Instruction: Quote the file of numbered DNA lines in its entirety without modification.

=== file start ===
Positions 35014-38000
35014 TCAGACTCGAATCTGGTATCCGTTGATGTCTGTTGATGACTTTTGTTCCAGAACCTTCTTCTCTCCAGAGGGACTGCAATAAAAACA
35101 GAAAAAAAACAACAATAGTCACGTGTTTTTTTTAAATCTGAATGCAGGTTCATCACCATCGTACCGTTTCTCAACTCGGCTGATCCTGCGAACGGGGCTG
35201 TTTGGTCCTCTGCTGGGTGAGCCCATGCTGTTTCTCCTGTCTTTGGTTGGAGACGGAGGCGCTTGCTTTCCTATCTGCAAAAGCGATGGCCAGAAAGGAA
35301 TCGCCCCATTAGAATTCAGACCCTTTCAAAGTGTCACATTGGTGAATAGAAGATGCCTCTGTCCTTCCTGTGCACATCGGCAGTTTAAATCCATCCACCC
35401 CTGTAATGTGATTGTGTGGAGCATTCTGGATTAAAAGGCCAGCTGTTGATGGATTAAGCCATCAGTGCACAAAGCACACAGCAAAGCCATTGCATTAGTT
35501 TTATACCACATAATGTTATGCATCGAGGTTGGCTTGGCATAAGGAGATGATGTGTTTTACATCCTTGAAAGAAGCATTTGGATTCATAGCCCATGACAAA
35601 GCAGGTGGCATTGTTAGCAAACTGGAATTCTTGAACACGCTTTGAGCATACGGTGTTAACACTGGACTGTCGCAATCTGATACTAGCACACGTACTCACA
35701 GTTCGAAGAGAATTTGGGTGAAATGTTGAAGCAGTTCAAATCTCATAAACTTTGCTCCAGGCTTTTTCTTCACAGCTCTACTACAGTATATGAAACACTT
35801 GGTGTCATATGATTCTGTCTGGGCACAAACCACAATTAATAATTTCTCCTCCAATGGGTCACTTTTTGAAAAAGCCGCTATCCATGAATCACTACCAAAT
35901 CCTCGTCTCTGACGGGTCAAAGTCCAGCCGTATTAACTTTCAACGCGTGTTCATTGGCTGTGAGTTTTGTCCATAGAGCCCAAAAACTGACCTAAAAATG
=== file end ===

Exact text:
Positions 35014-38000
35014 TCAGACTCGAATCTGGTATCCGTTGATGTCTGTTGATGACTTTTGTTCCAGAACCTTCTTCTCTCCAGAGGGACTGCAATAAAAACA
35101 GAAAAAAAACAACAATAGTCACGTGTTTTTTTTAAATCTGAATGCAGGTTCATCACCATCGTACCGTTTCTCAACTCGGCTGATCCTGCGAACGGGGCTG
35201 TTTGGTCCTCTGCTGGGTGAGCCCATGCTGTTTCTCCTGTCTTTGGTTGGAGACGGAGGCGCTTGCTTTCCTATCTGCAAAAGCGATGGCCAGAAAGGAA
35301 TCGCCCCATTAGAATTCAGACCCTTTCAAAGTGTCACATTGGTGAATAGAAGATGCCTCTGTCCTTCCTGTGCACATCGGCAGTTTAAATCCATCCACCC
35401 CTGTAATGTGATTGTGTGGAGCATTCTGGATTAAAAGGCCAGCTGTTGATGGATTAAGCCATCAGTGCACAAAGCACACAGCAAAGCCATTGCATTAGTT
35501 TTATACCACATAATGTTATGCATCGAGGTTGGCTTGGCATAAGGAGATGATGTGTTTTACATCCTTGAAAGAAGCATTTGGATTCATAGCCCATGACAAA
35601 GCAGGTGGCATTGTTAGCAAACTGGAATTCTTGAACACGCTTTGAGCATACGGTGTTAACACTGGACTGTCGCAATCTGATACTAGCACACGTACTCACA
35701 GTTCGAAGAGAATTTGGGTGAAATGTTGAAGCAGTTCAAATCTCATAAACTTTGCTCCAGGCTTTTTCTTCACAGCTCTACTACAGTATATGAAACACTT
35801 GGTGTCATATGATTCTGTCTGGGCACAAACCACAATTAATAATTTCTCCTCCAATGGGTCACTTTTTGAAAAAGCCGCTATCCATGAATCACTACCAAAT
35901 CCTCGTCTCTGACGGGTCAAAGTCCAGCCGTATTAACTTTCAACGCGTGTTCATTGGCTGTGAGTTTTGTCCATAGAGCCCAAAAACTGACCTAAAAATG